Johannesburg - Consumers look set to be the ultimate winners when the telecommunications industry shifts to reflect new call termination regulations.
The proposed reductions in call termination rates in the draft regulations released last week are an inflection point for incumbents Vodacom and MTN, while encouraging smaller operators Cell C and Telkom Mobile to threaten aggressive cuts in retail prices.
The Independent Communications Authority of SA (Icasa) has proposed that interconnection rates be halved to 20c a minute by March next year. By 2016, this would drop to 10c. Interconnection rates are what operators charge to connect calls on each others’ networks.
This is the second three-phase plan introduced by Icasa. The first was implemented in 2010 and concluded this year.
Lower interconnection rates are expected to foster greater competition between operators and ultimately result in lower prices for consumers.
“South Africa will still be lagging behind international best practice. However, since the mobile termination rate will drop to 20c in March 2014 this is within acceptable boundaries,” Christoph Stork, a senior researcher at Research ICT Africa, said.
Market reaction yesterday showed that the proposed cuts were steeper than expected.
Vodacom stock shed the most in more than three months, falling nearly 7 percent in intraday trade to R115.60 on the JSE. It recovered slightly to close 6.26 percent down on the day at R116. MTN had its biggest decline since September 2 as it traded 3.79 percent lower at R191.55 by mid-afternoon before closing 3.06 percent down on the day at R193.
In comparison, shares in fixed-line services operator Telkom reached as high as R27.09 in intraday trade and closed the session 5.03 percent ahead at R26.50.
Stork said Telkom would “immediately benefit as the biggest net payer of termination rate payments. MTN and Vodacom’s net cash flow is likely to decline.”
Both had benefited from above-cost termination rates in the past but he expected these companies would adjust and compete effectively.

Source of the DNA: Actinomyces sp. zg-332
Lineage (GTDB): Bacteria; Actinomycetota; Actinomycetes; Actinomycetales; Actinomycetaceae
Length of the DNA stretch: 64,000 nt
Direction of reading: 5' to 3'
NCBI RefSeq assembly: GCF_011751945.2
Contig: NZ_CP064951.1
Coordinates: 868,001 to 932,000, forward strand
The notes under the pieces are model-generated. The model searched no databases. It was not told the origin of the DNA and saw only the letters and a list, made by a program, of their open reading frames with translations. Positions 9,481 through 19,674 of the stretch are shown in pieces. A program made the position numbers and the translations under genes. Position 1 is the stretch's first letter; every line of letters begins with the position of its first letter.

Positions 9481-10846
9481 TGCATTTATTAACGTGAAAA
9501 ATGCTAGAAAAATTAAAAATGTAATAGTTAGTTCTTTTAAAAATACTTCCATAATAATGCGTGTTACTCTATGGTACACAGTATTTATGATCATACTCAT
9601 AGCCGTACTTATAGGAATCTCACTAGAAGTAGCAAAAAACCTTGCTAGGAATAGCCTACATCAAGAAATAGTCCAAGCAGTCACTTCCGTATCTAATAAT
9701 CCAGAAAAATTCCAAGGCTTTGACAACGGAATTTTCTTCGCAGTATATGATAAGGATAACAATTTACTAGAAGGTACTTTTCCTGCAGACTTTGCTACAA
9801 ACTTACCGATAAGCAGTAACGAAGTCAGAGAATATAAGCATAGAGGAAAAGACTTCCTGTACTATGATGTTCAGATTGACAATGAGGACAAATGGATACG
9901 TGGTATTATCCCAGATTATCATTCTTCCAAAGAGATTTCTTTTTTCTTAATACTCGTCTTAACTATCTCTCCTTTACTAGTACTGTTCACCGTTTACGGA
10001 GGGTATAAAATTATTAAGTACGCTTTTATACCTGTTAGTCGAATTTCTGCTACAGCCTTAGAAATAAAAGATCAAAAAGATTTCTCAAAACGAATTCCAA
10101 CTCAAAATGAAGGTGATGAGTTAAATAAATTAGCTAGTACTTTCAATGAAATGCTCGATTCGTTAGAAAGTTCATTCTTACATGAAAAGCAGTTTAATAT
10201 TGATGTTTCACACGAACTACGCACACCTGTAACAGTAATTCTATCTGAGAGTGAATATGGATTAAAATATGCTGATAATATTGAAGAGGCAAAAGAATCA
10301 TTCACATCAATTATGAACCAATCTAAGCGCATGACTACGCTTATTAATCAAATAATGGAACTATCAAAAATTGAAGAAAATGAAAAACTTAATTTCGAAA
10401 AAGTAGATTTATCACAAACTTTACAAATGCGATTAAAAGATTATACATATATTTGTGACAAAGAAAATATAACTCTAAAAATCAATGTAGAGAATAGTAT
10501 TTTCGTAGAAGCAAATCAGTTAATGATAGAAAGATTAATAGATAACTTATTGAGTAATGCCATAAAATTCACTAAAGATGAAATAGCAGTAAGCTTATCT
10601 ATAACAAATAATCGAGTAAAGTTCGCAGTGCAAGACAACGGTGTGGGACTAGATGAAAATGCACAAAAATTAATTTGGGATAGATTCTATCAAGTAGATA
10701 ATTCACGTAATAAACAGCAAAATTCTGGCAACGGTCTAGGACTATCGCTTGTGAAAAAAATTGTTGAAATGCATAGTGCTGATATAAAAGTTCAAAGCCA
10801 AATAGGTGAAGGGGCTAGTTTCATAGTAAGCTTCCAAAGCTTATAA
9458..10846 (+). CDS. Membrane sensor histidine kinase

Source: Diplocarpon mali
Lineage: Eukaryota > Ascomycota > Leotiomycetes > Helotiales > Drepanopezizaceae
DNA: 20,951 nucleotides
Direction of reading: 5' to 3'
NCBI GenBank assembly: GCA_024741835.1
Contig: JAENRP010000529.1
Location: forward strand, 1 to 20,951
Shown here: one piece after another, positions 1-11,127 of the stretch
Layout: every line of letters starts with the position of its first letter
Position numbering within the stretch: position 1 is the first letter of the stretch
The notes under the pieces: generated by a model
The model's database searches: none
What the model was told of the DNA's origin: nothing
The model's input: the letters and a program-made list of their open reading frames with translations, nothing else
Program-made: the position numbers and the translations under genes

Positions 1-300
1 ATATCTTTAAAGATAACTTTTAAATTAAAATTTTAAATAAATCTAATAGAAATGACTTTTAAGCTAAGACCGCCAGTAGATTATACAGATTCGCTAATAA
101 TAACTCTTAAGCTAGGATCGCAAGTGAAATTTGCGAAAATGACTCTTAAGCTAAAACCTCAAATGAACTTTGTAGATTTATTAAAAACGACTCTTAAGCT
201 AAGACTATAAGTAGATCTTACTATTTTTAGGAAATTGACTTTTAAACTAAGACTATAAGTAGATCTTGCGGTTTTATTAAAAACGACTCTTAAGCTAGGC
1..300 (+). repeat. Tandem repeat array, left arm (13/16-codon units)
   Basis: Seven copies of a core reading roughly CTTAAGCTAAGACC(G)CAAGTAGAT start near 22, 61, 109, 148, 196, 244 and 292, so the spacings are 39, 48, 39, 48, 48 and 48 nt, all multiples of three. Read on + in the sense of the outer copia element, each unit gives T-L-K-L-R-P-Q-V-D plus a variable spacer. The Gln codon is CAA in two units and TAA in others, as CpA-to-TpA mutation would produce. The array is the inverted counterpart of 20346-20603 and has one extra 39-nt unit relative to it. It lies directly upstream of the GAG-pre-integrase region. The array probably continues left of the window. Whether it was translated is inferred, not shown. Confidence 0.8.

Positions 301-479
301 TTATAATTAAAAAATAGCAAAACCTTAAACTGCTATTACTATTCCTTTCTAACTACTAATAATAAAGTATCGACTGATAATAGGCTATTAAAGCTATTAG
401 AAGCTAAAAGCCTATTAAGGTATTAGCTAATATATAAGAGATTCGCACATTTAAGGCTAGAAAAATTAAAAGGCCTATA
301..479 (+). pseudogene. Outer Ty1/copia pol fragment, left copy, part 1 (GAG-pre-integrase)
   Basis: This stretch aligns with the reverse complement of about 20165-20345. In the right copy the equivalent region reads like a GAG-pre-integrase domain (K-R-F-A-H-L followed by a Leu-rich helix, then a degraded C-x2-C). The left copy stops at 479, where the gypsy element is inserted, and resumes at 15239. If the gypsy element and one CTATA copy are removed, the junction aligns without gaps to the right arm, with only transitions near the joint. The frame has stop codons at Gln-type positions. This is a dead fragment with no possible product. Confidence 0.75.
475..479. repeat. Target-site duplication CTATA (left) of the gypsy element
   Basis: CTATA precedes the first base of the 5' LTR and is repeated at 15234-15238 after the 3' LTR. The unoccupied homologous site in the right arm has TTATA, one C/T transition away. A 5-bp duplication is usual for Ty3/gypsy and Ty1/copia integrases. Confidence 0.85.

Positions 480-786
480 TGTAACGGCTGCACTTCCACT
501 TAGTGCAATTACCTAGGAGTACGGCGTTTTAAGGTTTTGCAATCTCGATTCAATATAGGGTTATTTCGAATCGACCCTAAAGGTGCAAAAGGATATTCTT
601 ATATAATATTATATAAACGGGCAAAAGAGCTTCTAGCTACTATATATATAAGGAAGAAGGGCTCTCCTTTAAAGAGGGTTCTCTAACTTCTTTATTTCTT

Greg Cort, an analyst at Electus, a boutique of Old Mutual Investment Group, said research showed Vodacom was charging its customers more than nine times the data (network) equivalent on voice calls.
Aslam Dalvi, an analyst at Kagiso Asset Management, said the extent to which Telkom would benefit would depend on how much of its savings were transferred to consumers.
Icasa has also proposed higher asymmetry rates, which would allow Cell C and Telkom Mobile to pay less to the larger operators to accept their calls. In return, the big competitors would pay more to connect to their smaller counterparts.
“The greater asymmetry paves the way for a potentially more competitive landscape with further tariff pressure,” Dalvi said.
Alan Knott-Craig, Cell C’s chief executive, welcomed the draft regulations, saying the market would be “more competitive and balanced”.
“There is much more to come, and the competition is going to be fierce. Cell C needs more market share, and we will only gain that through aggressive pricing and good network quality,” he said.
Vodacom supported the reduction provided it was cost-based but objected to the proposed asymmetry. “We see this proposed asymmetry as placing Vodacom (and by extension our customers) in the position of effectively subsidising our competitors,” chief executive Shameel Joosub said.
MTN and Telkom were studying the regulations and would provide detailed replies during the 14 days set aside for comment by Icasa. - Business Report